Here is a question: how often do you buy movies on DVD/Bluray these days? I don’t. I can’t tell you when was the last time I actually bought a movie in a physical format. Actually, scratch that. I do remember. Last time I bought a movie on physical media was when my cousin got herself a HD-DVD player and we wanted to give it a test run. I can’t honestly remember when was the last time I actually bought a DVD.
I do have a small stack of movies that sit next to the DVD player but those are mostly lame gifts I have collected over the years. Hey, you like Scrubs, right? Here is a DVD containing 10 episodes you have seen at least 30 times already during the countless reruns. Thanks! Thanks a lot. I have that kind of stuff, or shit my dad pulled out of the $3 bargain bin at Wallmart.
I don’t buy these things because I don’t actually see the reason for it. I will usually watch a movie once, decide it is total crap then throw it on the stack where it is going to gather dust for the next 10 years or more. I might as well rent it. Every once in a while there is an epic movie out there that is worth owning, but these are few and far in between. And besides, it’s not like these things are scarce resources. If I ever have an inclination to watch a given movie, I know it is out there somewhere.
We live in an age where information is ubiquitous. Pretty much every movie out there can be nearly instantly streamed or downloaded to my computer. If I want to watch something, I can do it without actually needing to get up from my desk. What is the point of actually owning a large, fragile shiny optical disk associated with a movie. It’s bulky, easy to damage and awkward to handle. I can put the same movie, along with 5-6 others on a thumb drive that fits snugly in my pocket.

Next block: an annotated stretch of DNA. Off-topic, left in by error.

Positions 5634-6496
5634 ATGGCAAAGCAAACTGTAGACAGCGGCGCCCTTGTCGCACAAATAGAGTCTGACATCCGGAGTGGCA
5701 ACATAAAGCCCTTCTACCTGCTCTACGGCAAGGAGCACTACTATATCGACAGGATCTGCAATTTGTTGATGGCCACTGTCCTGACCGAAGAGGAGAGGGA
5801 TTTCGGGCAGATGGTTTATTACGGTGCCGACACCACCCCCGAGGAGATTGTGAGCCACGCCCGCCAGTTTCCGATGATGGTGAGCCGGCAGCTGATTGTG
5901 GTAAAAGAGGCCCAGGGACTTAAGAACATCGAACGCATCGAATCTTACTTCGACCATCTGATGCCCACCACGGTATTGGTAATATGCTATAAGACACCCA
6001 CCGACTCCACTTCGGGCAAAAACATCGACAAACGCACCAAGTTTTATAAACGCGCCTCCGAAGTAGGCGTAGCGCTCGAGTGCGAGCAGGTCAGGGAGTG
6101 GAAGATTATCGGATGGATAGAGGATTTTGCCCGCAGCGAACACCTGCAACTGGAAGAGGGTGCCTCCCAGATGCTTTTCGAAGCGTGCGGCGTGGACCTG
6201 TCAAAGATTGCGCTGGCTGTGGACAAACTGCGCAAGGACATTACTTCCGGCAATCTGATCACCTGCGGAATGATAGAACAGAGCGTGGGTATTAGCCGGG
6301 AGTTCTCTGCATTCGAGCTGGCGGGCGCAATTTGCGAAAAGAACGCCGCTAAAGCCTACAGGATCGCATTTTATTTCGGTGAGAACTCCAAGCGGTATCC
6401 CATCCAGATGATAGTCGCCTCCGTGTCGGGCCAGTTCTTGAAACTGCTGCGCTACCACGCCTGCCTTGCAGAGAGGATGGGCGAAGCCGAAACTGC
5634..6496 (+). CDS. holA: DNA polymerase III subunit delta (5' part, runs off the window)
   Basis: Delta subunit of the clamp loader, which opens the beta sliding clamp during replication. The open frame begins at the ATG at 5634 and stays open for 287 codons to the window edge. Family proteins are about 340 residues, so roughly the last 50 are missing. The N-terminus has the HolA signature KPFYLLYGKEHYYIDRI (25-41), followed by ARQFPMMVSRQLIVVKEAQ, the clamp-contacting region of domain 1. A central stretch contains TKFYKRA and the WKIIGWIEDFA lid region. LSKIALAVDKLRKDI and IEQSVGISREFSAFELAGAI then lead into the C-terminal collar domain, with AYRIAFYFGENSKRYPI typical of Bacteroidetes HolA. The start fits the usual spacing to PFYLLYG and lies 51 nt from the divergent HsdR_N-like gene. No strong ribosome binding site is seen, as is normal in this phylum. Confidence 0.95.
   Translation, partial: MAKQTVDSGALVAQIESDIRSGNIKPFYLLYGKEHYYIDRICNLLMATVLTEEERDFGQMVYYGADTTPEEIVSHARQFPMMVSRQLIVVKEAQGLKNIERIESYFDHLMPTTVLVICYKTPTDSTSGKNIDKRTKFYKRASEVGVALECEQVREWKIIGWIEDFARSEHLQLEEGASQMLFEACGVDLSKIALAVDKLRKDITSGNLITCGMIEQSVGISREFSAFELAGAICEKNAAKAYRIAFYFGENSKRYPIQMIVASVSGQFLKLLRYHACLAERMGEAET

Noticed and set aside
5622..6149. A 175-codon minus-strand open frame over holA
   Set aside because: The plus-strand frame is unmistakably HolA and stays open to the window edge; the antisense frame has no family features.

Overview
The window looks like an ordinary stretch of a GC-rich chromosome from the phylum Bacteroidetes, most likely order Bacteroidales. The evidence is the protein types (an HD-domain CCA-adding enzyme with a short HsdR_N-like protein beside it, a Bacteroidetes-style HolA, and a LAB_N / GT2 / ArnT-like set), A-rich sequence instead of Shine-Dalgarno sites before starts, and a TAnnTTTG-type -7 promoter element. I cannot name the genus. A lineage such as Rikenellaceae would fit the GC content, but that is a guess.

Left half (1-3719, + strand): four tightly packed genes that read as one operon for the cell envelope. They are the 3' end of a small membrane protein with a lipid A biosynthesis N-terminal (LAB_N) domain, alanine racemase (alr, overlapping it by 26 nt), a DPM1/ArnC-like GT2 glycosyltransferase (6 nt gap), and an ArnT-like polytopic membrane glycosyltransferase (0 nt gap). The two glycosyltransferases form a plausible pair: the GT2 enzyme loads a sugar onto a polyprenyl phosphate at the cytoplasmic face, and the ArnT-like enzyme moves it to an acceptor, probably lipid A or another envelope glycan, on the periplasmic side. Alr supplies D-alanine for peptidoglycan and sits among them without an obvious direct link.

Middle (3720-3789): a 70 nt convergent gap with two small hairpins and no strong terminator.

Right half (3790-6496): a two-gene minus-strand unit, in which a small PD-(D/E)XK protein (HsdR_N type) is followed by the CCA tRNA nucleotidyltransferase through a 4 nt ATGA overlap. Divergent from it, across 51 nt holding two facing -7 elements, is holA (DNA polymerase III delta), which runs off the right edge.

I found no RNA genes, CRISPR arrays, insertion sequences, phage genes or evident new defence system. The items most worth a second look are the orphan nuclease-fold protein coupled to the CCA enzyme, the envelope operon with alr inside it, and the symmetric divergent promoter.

Not to mention that I can readily get my movie in a flexible, open format (legally or otherwise) and put it on my phone, laptop or other device. DVD’s and BluRays are locked down tightly and require special hardware and software to run. You can’t just take them and expect to be able to play them anywhere. A few mpeg’s on a thumb drive however will work just about anywhere. The worst you may have to do is to download the VLC player or perhaps some codec pack. But that’s only if you are unlucky.
Of course if you want HD quality and a home theater type experience you’d probably want the physical Bluray media rather than a digital download. But who does that anymore? The only time I use the DVD player these days is when I’m actually watching a movie with someone – and it is a whole social event then. We break out chips & dip or some popcorn and etc. If it’s just me – I’ll pop in the DVD into my computer and watch it while sitting at my desk. In fact, I’ve been known to download a movie that I knew was somewhere in the house just because I was to lazy to go look for it, then extract it from the forgotten DVD cabinet under the TV in the living room. Who knows what is in there these days. That thing has not been opened in years. As far as I know, there might be a dusty tomb covered with spiderwebs, skeletons and booby traps there. Hell, there might be a whole colony of Gnomes living there – using the old DVD’s and VCR tapes to build their houses. Who knows!
I don’t think I’m alone in this though. This sort of attitude seems to be an emerging trend: